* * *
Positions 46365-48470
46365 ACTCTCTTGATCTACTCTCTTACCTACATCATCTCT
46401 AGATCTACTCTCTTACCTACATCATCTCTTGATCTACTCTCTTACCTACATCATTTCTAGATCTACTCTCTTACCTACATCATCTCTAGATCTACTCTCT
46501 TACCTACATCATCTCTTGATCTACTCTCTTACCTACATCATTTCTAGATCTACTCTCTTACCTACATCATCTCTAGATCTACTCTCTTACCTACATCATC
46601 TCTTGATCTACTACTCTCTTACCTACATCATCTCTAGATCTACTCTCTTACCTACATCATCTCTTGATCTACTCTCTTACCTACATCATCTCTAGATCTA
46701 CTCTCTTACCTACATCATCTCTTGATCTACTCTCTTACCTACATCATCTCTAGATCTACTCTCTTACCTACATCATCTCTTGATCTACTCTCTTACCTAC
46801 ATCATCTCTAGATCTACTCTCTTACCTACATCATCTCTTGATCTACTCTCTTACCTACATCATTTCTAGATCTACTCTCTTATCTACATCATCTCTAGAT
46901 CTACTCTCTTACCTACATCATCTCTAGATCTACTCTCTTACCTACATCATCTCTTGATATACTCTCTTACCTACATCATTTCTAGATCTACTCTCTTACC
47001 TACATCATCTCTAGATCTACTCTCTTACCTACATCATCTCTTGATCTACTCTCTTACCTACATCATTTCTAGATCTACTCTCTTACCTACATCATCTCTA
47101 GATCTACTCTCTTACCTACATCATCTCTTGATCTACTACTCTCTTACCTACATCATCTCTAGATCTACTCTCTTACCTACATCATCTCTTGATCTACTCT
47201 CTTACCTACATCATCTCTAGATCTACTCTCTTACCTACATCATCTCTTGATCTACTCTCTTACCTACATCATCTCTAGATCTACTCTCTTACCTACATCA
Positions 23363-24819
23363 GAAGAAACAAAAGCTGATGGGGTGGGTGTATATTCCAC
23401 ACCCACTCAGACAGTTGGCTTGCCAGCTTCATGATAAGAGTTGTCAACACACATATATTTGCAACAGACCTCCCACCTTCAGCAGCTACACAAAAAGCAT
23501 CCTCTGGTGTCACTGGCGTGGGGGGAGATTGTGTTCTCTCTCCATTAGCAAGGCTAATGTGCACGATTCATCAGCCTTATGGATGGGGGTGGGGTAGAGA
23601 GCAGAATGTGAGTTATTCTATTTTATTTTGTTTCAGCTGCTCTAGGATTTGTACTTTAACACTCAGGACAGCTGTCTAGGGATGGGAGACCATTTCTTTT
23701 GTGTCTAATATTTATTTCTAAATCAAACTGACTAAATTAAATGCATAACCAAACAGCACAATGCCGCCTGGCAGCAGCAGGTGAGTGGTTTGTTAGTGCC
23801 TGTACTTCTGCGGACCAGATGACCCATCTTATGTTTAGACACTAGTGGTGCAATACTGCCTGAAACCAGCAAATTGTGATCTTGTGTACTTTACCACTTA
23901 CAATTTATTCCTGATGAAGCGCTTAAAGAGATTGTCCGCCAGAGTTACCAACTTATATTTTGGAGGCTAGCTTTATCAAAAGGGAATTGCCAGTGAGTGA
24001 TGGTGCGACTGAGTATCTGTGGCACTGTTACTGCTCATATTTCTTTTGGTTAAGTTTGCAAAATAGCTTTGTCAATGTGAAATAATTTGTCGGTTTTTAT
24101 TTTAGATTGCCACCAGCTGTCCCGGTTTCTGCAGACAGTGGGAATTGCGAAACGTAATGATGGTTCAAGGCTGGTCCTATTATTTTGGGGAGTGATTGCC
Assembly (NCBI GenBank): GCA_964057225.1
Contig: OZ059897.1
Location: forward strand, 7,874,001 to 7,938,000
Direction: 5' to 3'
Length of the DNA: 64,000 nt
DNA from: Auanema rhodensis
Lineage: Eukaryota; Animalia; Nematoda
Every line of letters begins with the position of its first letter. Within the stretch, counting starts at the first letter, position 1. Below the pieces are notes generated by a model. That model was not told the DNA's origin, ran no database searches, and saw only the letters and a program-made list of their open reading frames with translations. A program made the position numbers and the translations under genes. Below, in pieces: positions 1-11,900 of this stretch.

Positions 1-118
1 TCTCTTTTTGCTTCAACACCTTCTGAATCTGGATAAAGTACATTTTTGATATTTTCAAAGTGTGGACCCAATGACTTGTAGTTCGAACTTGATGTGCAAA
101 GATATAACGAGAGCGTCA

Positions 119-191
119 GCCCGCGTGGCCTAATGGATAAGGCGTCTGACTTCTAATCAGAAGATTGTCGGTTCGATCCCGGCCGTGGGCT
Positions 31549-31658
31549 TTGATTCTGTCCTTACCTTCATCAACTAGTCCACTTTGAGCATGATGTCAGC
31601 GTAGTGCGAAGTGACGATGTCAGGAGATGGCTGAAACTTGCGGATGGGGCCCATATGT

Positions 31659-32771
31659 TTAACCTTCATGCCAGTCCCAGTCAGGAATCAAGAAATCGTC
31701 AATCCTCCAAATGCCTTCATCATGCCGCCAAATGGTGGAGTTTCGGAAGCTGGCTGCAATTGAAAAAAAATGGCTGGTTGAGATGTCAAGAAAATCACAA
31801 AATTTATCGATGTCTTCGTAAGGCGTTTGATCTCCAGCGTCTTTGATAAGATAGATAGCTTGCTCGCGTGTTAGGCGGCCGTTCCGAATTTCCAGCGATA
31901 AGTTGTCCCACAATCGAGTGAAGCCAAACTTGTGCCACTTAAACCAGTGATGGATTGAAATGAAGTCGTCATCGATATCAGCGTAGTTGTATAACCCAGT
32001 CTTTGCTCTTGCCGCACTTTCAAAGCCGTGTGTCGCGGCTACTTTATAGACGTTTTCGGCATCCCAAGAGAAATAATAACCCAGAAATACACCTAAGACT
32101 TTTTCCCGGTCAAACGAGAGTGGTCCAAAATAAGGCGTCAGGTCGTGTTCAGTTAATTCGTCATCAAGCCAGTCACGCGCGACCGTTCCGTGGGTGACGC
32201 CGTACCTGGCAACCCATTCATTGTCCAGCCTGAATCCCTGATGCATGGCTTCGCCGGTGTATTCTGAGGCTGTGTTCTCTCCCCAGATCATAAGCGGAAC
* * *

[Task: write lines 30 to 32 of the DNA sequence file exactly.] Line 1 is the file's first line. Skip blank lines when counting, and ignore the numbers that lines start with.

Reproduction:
Positions 1-118
1 TCTCTTTTTGCTTCAACACCTTCTGAATCTGGATAAAGTACATTTTTGATATTTTCAAAGTGTGGACCCAATGACTTGTAGTTCGAACTTGATGTGCAAA
101 GATATAACGAGAGCGTCA